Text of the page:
The night Ian Hunter turned 75, June 3 of this year, he was onstage at the City Winery in New York, at a concert billed as his Diamond Jubilee Birthday Bash.
“It was great,” says the former frontman of the British band Mott the Hoople, “but I’m not good at that kind of that thing. I didn’t know what to do in those kinds of situations.”
Hunter, who lives in Connecticut, will be in New Jersey the day after Thanksgiving, Nov. 28, for a show with his Rant Band at the Mount Tabor Tabernacle in Parsippany. It won’t be his first concert at this wooden, octagonal building, which was built in 1885 for use in Methodist camp meetings. “It’s a great place, acoustically,” he says. “It’s just about as good as it gets.”
Though Mott the Hoople had quite a bit of success in the early ’70s, with hits such as “All the Young Dudes” and “All the Way From Memphis,” Hunter went solo in 1975. On one of his best solo albums, 1979’s “You’re Never Alone With a Schizophrenic” (featuring songs such as “Just Another Night” and “Cleveland Rocks”), Roy Bittan, Max Weinberg and Garry Tallent of the E Street Band were among the backing musicians.
“I started ‘Schizophrenic’ in London, and I wasn’t happy with the way it was going,” says Hunter. “My manager at the time was a guy named Steve Popovich, who was head of Cleveland International (Records). And Steve said, ‘If you don’t like doing it there, come back here, ’cause the E Streeters will do it.’ And I came back here, and the E Streeters did it.”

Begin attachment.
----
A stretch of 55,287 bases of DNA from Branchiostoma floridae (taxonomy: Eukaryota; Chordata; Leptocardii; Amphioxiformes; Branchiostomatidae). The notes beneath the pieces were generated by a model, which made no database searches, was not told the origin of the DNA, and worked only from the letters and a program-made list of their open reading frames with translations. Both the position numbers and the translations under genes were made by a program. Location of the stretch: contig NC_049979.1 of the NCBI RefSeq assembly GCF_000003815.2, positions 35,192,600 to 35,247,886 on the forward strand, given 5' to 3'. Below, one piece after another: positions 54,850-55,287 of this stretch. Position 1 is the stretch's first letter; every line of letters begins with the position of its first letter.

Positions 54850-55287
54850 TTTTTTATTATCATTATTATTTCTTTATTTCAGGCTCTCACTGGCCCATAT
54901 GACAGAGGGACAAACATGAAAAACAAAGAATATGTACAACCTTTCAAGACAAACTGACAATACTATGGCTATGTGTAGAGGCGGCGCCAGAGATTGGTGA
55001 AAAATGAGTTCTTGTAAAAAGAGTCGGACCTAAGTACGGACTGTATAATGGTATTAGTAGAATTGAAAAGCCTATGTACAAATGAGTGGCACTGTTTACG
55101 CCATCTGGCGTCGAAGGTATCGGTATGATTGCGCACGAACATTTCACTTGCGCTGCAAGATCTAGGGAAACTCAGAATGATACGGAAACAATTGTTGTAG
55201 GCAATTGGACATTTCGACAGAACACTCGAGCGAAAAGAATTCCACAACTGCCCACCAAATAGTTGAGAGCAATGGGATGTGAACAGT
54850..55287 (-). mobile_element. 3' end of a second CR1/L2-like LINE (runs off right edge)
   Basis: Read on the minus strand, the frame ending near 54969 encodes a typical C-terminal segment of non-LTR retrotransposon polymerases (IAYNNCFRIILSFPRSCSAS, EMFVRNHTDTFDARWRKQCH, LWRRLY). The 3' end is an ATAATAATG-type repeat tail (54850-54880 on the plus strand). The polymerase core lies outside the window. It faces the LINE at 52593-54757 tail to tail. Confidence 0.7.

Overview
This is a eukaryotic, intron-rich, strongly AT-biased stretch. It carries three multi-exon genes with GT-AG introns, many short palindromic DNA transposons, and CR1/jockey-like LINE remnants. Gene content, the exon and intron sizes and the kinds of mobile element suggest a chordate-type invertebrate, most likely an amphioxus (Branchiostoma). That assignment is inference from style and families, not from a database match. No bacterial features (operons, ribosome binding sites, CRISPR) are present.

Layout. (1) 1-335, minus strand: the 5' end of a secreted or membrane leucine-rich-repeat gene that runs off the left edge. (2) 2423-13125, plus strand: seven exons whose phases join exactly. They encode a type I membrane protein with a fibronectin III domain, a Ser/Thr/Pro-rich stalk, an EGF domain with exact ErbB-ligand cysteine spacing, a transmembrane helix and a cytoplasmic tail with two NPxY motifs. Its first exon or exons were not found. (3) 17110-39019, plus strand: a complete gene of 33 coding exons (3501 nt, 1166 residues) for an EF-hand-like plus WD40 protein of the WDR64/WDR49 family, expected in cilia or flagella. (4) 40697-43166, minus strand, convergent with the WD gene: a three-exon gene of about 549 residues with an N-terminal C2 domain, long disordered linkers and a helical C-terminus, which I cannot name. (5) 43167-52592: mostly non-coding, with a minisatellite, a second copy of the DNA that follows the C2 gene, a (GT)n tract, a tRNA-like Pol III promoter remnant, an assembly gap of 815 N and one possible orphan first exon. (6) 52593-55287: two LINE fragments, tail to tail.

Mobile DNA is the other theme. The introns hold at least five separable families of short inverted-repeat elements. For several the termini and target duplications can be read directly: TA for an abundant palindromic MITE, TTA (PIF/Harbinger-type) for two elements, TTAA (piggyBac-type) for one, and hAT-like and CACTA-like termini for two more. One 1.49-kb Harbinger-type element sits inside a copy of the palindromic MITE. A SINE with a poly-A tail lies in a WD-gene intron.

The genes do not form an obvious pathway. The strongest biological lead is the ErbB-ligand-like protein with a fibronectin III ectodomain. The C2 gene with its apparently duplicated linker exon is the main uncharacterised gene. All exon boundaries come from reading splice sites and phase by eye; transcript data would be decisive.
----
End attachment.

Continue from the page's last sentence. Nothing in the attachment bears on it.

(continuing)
Within five minutes of recording at the Power Station studio in New York, Hunter had “the best drum sound I’ve ever had,” he says, thanks to Weinberg and engineer Bob Clearmountain.
“Clearmountain had been doing disco, and Max had just been to school, to find out how to mic his drums. And when the two got together, you heard this enormous drum sound. I couldn’t believe it.”
Hunter says he’s about a third of the way through a new studio album, but it will have to wait until 2016, since the British label Proper is planning to release a 30-CD retrospective of his solo career, next year. “I know, it sounds ridiculous,” he says.
Even Hunter is unsure how they will fill 30 CDs, since he’s only had about 15 solo studio albums. But he has made lots of previously unheard material from his archives available.
His latest album is a live set, “Live in the U.K. 2010,” recorded on a tour that featured a string quartet along with his Rant Band.
Hunter had done a concert in Oslo in 2001, with an orchestra, but years later in London, he saw some string players in the subway in London.
“I thought, we could whittle those arrangements down from the Oslo concert, and take them out, ’cause they were brilliant. And after they overcame their original suspicions — which is what happens in London when you’re buskers, since you don’t get paid that often — once they found out that we were real people and we would pay them, they went for it. And it was great.”
Even at 75, retirement doesn’t seem to be an option for Hunter.
“It’s what I do, you know,” he says of making music. “It’s a two-way street: If you get lucky enough to be able to do what you want, the least you can do is give it your best shot.”
Tickets to the Tabernacle are $55; visit atthetabernacle.com.